Sharpe had somehow avoided the educational and parental pressures that socialized women to accept subordinate positions. Nevertheless, disliking her new boss, she eventually left her agency career “to go and be a vagabond in Greece. … I sold my house, got rid of my furniture.”55
While Gundry believed that men were forcing women like her out of the profession, it seems that the younger generation of women were not motivated to compete with their male colleagues for senior roles. Social pressures to marry and focus their ambitions on family and children limited their expectations for a career. The census data illustrates that they were successful in attaining this goal: in 1931, only 59 percent of women 25 to 29 years old in England and Wales were married; this rose to 84 percent by 1961.56 However, my final section will argue that, in addition to the broader issues affecting women in professional roles, the advent of commercial television advertising had a detrimental impact on women copywriters and artists.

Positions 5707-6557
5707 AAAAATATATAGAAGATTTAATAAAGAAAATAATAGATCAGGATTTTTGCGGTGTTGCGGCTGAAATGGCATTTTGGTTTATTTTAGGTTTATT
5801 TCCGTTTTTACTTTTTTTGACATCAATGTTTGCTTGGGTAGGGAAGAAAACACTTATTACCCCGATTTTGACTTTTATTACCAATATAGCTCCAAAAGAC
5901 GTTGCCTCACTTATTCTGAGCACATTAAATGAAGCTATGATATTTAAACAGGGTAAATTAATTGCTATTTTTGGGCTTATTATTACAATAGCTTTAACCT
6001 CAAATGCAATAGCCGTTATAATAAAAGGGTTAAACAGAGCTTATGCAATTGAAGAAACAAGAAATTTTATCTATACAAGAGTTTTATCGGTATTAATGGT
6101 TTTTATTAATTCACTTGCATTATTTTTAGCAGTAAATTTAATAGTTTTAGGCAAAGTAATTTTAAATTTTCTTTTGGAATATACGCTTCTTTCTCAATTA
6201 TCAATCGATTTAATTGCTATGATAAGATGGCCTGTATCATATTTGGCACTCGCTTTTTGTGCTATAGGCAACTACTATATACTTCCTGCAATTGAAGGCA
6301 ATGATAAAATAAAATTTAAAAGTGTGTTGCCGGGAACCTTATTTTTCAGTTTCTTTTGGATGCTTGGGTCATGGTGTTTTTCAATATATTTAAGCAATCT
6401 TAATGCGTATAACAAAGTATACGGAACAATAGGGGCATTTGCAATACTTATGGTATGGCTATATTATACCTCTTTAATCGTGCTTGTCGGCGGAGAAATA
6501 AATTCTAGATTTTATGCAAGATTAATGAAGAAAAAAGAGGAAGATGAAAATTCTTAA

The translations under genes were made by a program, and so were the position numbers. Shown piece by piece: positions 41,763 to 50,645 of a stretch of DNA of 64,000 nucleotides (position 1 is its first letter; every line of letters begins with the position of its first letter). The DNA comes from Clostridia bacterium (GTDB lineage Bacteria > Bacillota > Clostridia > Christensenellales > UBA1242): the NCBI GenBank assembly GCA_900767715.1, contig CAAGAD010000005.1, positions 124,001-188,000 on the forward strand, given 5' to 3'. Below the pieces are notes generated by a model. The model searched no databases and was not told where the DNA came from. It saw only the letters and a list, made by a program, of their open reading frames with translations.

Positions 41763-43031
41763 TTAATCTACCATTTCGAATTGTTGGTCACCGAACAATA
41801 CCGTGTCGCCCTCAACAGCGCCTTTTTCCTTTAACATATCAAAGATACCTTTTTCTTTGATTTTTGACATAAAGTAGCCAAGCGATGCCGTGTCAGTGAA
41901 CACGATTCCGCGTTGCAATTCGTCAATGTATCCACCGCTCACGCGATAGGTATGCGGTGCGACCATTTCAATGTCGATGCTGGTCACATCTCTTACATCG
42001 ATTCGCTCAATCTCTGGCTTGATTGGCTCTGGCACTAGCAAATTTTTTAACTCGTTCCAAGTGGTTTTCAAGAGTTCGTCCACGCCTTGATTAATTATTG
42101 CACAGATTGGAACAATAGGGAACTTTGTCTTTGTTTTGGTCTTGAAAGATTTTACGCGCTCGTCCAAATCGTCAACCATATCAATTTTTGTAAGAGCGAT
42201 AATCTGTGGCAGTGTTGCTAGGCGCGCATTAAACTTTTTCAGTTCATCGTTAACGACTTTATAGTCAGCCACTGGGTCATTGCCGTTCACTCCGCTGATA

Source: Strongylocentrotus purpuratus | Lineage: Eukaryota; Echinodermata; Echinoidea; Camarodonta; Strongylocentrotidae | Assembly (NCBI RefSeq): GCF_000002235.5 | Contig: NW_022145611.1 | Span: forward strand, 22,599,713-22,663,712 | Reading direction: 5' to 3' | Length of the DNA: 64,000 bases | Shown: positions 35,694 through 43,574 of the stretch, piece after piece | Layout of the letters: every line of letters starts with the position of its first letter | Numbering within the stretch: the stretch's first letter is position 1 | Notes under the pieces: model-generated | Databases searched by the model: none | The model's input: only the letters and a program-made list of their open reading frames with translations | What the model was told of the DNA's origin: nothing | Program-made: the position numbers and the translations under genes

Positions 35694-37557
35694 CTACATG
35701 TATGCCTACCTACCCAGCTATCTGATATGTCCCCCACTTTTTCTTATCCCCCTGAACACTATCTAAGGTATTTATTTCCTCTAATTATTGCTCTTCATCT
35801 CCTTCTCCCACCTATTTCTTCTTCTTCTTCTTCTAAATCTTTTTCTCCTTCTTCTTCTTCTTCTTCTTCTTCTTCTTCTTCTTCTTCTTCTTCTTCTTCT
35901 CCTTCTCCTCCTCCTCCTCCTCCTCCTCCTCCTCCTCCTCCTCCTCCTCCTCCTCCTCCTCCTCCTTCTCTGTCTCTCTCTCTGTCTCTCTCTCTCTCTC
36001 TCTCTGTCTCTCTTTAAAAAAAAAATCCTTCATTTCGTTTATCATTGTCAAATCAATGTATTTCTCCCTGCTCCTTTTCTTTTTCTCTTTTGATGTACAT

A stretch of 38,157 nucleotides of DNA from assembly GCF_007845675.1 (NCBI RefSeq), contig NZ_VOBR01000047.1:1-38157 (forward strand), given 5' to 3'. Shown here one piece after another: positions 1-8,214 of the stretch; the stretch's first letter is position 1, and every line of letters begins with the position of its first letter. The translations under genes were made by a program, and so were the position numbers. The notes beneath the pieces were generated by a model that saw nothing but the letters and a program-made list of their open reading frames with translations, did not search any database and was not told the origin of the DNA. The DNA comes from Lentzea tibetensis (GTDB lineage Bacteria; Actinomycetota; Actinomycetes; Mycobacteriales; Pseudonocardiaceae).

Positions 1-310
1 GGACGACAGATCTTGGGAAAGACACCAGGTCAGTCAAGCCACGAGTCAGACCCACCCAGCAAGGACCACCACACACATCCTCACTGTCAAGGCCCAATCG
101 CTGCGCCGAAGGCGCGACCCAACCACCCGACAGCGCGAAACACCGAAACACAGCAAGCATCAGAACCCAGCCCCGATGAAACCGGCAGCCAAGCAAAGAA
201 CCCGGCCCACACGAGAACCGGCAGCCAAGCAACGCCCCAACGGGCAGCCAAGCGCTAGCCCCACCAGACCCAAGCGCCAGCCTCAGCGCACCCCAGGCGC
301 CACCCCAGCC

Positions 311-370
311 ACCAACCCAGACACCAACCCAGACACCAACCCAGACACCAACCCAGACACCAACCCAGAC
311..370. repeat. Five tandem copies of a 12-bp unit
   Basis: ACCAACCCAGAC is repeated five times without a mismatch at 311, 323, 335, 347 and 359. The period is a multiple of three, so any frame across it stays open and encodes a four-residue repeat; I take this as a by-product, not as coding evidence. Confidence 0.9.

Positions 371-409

THE RISE OF THE ART DIRECTOR
As previously mentioned, once television was established as a major advertising medium and significant income generator for agencies, the production line model, in terms of both structure and process, had to change. Unlike press advertising, which had been founded on the written and literary skills of copywriters, television was primarily a visual medium, and the copywriter could no longer be the sole lead. This led to copywriters and art directors working together in groups or paired teams, no longer separated by process and geography. This model of paired and team working was copied from the widely admired agency Doyle Dane Bernbach in New York, where it had stimulated much creative success.57 By the mid-1960s most of the major agencies had adopted this mode.